Peter Rebsch February 21, 2013 at 04:57 PM
I couldn't agree more...you are 100% correct!
Lori Barton February 21, 2013 at 05:30 PM
Absolutely correct. The caps that are in place prevent us from acquiring new books or computers or software needed to provide the latest in education and to keep up with the advances necessary. Special Education costs and mental health assistance should be outside the cap and paid for by the state, not by local taxpayers. But instead our legislators will bypass the cap for security or for health insurance premiums. I understand that the safety of our students is paramount, but these caps are stifling education.
Ann Piccirillo February 21, 2013 at 11:55 PM
Tomasina, did you happen to catch "This American Life" on NPR this weekend? It goes in-depth about Harper High School in Chicago where last year 29 students were shot, but it never rose to the level of national news. For anyone who hasn't heard it, here's the link: http://www.thisamericanlife.org/radio-archives/episode/487/harper-high-school-part-one. The SRO officer in this program made me really feel the enormous impact that SRO officers have within (and with-out) the school community. I've had the opportunity to talk to New Milford's SRO officers and they, too, are very tied into the school community and have a finger on the pulse of so much that is going on. This show is a really important listen.
Tomasina Schwarz February 22, 2013 at 03:20 PM
I understand that these officers may be a part of the community however they don't change the scope of mental health needs of our children. If we wait until high school to make these community connections then we are too late. As a teacher of high school students, I have found too many untrained educators that are not willing to report mental issues of their students and when these students are identified, they are not given the help they need. Also, many educators fear losing their job so they will not report issues and concerns with students. Having officers in our schools will not address these concerns. Instead of the American people discussing security in schools, we need to discuss the crisis in our public education system. What should come out of the sandy hook atrocity is a real discussion on how to improve the mental health of young people starting in preschool. Schools need to partnre with parents and provide parent workshops regarding the psychology of children and proper intervention practices. . Right now, statistics show that mental health counseling is not adequate on the k-6 level, especially in urban areas. We cannot expect that parents will parent well all of the time, we need to raise children in a community setting. I have worked in a school that was partnered with the Children's Aid Society. This is a wonderful model for all schools. My students were able to get all medical services in the building, including psychological care.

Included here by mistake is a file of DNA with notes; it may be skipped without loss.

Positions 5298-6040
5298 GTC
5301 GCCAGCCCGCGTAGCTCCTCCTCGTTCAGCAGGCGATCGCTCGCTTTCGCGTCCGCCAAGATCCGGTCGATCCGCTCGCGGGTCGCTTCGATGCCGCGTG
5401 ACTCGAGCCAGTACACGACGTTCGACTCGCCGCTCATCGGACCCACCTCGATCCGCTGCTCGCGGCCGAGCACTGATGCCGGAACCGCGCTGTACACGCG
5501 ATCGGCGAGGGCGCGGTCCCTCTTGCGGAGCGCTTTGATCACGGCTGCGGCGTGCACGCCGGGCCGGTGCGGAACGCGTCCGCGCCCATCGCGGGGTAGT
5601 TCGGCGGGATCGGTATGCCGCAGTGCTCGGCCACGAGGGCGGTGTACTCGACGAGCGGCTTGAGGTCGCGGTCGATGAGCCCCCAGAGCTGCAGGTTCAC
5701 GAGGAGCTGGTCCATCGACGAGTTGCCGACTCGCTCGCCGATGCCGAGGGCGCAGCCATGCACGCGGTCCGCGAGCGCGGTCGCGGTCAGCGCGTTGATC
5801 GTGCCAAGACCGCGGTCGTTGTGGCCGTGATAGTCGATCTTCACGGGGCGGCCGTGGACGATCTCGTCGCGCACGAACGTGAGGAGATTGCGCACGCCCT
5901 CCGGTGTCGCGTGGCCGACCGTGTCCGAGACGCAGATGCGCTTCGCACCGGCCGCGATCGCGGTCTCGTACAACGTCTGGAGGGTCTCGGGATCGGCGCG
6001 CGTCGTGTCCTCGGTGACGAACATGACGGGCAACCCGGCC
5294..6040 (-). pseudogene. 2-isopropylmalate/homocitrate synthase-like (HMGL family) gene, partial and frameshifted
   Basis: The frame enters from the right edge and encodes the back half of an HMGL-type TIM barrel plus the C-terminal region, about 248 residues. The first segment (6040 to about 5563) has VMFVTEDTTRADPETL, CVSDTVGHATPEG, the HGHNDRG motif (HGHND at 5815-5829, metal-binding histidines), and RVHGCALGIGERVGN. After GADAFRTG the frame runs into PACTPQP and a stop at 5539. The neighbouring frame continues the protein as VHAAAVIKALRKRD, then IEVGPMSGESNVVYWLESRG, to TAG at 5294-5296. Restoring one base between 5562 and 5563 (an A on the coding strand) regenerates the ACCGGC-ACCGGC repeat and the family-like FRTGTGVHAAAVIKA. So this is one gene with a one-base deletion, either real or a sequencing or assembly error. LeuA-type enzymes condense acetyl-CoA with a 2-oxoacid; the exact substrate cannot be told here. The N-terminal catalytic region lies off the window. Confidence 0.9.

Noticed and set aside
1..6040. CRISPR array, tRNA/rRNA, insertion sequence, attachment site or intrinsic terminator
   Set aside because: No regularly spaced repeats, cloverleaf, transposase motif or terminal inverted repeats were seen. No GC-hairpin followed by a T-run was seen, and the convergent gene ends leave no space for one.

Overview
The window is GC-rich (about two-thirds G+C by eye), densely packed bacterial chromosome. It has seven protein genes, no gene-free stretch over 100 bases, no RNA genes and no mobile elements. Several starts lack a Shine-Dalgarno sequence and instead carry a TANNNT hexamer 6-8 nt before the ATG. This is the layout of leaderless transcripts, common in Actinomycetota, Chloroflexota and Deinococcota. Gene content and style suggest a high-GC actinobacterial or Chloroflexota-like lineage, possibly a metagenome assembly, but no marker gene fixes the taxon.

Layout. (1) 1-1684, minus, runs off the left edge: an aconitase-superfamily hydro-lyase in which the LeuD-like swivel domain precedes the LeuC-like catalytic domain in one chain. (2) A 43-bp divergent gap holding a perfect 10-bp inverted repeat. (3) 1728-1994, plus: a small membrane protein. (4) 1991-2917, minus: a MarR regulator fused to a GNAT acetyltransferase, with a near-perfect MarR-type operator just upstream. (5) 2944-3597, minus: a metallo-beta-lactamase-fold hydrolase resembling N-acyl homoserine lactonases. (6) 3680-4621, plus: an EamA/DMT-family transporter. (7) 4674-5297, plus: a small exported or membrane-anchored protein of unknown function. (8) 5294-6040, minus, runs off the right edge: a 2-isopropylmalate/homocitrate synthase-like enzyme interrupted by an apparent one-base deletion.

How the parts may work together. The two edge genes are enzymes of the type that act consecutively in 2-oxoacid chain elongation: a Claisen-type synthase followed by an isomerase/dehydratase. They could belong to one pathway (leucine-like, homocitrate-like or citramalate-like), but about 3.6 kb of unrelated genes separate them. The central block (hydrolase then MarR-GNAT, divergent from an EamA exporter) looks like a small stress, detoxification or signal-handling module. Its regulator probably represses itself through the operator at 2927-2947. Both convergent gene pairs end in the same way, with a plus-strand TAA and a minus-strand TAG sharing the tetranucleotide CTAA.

Tomasina Schwarz February 22, 2013 at 03:25 PM
This is a great model for all public schools. I was able to confer with my students counselor and refer my student to a counselor at any time! We need these changes, not an increase in security and police. Charter schools are a threat to community schools like this model, which means we are going in the wrong direction. I think if we focus the discussion on kids, not guns, we will solve more problems.